‘No justification’ to kill protesters, Israeli violations may constitute war crimes: UN

GENEVA, The United Nations Independent Commission of Inquiry on the protests in the Occupied Palestinian Territory today presented its findings.

The report focuses on the demonstrations in the Gaza Strip, referred to as the ‘Great March of Return and the Breaking of the Siege’.

“The Commission has reasonable grounds to believe that during the Great March of Return, Israeli soldiers committed violations of international human rights and humanitarian law. Some of those violations may constitute war crimes or crimes against humanity, and must be immediately investigated by Israel,” said the Chair of the Commission, Santiago Canton of Argentina.

The Commission was mandated by the Human Rights Council in May 2018 to investigate all alleged violations and abuses of international humanitarian law and international human rights law in the Occupied Palestinian Territory, in the context of the large-scale protests that began in Gaza on 30 March 2018. The Commission comprises Santiago Canton of Argentina (Chair), Sara Hossain of Bangladesh and Betty Murungi of Kenya.

More than 6,000 unarmed demonstrators were shot by military snipers, week after week at the protest sites by the separation fence.

According to the Commission’s data analysis, the Israeli Security Forces injured 6,106 Palestinians with live ammunition at the protest sites during this period. Another 3,098 Palestinians were injured by bullet fragmentation, rubber-coated metal bullets or by hits from tear gas canisters. Four Israeli soldiers were injured at the demonstrations. Four Israeli soldiers were injured at the demonstrations. One Israeli soldier was killed on a protest day but outside the protest sites.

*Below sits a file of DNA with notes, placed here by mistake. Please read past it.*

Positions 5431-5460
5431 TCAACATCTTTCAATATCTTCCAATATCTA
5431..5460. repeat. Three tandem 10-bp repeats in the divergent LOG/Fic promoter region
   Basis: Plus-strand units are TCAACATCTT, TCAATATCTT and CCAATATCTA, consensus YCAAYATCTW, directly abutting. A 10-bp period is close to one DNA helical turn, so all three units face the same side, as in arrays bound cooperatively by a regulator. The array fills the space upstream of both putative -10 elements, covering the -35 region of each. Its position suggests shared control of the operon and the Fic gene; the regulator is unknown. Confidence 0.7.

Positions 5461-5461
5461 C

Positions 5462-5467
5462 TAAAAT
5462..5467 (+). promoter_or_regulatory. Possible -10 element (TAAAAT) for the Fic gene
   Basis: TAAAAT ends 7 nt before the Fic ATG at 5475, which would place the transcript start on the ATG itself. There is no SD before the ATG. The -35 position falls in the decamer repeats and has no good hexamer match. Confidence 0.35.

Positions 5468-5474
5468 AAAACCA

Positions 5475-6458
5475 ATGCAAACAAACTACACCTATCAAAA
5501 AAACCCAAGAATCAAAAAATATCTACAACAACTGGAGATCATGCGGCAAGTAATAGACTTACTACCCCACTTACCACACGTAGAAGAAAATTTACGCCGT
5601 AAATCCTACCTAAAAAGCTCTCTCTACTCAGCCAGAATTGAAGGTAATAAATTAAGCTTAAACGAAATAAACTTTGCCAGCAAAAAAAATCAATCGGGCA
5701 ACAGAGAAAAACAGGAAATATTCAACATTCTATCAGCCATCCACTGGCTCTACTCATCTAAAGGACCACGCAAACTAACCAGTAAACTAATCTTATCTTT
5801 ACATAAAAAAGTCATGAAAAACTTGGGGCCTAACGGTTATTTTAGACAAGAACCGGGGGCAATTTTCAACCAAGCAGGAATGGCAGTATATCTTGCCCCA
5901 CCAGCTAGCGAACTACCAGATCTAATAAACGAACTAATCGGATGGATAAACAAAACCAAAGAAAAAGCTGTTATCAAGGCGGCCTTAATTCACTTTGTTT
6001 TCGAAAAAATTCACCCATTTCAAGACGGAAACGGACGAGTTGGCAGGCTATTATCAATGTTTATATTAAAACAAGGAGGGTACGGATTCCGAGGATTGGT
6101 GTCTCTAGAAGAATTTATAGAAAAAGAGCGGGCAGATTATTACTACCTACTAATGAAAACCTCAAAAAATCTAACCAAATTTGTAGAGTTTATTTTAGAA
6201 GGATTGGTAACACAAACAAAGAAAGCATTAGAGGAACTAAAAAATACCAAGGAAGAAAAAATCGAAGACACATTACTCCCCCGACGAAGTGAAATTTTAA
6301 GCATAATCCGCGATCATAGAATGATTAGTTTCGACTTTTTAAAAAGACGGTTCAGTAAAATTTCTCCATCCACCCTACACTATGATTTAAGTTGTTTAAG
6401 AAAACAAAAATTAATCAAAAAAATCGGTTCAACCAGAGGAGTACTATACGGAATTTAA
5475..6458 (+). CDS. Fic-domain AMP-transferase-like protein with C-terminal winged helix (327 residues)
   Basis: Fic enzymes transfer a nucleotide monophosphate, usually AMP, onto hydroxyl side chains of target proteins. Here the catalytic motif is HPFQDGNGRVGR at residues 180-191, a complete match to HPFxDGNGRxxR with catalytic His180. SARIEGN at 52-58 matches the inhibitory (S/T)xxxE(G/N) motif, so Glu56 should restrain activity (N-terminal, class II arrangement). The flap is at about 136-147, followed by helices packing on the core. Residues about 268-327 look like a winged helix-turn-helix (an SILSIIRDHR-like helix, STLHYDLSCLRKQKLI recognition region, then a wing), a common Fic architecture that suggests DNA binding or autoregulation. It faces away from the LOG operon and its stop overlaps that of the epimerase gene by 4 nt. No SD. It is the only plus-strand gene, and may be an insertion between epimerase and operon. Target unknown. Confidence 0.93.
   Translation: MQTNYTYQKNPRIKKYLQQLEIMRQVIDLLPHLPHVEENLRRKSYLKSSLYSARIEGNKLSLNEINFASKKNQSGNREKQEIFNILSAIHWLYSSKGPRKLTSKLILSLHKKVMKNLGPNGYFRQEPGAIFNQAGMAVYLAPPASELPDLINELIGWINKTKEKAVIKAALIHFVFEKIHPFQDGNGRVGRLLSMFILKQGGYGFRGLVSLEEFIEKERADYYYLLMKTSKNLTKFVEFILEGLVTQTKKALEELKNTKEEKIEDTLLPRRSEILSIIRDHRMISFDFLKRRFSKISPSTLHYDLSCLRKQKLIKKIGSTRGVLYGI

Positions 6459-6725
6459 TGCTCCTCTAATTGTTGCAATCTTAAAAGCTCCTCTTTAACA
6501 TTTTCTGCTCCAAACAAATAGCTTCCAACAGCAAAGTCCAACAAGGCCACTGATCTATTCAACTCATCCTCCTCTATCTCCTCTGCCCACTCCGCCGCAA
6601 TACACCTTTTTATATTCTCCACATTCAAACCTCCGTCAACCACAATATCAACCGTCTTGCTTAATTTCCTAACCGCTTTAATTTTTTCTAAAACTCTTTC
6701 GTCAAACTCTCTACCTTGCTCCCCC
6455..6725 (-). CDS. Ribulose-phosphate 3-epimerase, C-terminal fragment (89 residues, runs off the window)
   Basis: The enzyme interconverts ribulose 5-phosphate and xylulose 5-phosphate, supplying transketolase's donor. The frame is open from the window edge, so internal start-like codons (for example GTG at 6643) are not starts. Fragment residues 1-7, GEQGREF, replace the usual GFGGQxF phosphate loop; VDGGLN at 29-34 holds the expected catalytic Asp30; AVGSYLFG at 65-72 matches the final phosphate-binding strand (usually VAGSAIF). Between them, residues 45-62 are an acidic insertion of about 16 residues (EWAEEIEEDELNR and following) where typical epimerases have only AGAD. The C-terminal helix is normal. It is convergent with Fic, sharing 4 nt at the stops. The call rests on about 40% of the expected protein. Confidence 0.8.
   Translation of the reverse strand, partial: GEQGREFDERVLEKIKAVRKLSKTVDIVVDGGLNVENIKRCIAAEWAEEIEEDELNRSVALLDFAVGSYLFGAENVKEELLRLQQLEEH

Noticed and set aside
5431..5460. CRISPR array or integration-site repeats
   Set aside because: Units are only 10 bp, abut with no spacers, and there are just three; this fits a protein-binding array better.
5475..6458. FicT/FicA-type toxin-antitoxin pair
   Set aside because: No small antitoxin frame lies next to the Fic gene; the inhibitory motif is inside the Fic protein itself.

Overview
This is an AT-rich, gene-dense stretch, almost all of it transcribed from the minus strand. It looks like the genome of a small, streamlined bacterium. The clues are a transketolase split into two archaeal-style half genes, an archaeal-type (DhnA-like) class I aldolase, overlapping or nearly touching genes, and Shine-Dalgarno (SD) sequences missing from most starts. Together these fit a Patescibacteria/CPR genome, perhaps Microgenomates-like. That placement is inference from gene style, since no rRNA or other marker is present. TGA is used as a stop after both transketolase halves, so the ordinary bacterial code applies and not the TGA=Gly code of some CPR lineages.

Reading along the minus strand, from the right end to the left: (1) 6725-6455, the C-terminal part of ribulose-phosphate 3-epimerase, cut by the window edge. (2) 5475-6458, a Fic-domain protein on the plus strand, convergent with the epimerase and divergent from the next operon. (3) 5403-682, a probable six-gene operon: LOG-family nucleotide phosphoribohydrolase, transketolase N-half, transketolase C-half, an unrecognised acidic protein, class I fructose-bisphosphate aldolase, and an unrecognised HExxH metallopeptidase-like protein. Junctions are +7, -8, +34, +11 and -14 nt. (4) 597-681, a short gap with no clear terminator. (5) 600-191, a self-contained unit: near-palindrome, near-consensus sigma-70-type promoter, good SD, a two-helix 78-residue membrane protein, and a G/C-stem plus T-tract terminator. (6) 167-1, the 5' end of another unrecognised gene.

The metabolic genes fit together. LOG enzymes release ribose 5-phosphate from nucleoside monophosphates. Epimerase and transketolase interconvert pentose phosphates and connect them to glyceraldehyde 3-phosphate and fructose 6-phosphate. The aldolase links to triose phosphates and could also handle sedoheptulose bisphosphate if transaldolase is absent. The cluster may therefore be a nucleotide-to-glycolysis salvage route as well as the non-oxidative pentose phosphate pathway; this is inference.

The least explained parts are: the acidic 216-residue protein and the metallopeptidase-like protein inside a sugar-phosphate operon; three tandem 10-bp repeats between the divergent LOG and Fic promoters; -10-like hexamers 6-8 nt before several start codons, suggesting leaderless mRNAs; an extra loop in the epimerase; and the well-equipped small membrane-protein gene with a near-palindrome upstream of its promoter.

“There can be no justification for killing and injuring journalists, medics, and persons who pose no imminent threat of death or serious injury to those around them. Particularly alarming is the targeting of children and persons with disabilities,” said Sara Hossain. “Many young persons’ lives have been altered forever. 122 people have had a limb amputated since 30th March last year. Twenty of these amputees are children.”

The Commission found reasonable grounds to believe that Israeli snipers shot at journalists, health workers, children and persons with disabilities, knowing they were clearly recognizable as such.

Unless undertaken lawfully in self-defence, intentionally shooting a civilian not directly participating in hostilities is a war crime. The Commission found reasonable grounds to believe that individual members of the Israeli Security Forces, in the course of their response to the demonstrations, killed and injured civilians who were neither directly participating in hostilities, nor posing an imminent threat. These serious human rights and humanitarian law violations may constitute war crimes or crimes against humanity.

The Commission took note of the Israeli claim that the protests by the separation fence masked “terror activities” by Palestinian armed groups. The Commission found however that the demonstrations were civilian in nature, with clearly stated political aims. Despite some acts of significant violence, the Commission found that the demonstrations did not constitute combat or military campaigns.

As the one-year anniversary of the Great March of Return on 30th March draws closer, the Commissioners urged all concerned to exercise restraint.

Source: Emirates News Agency

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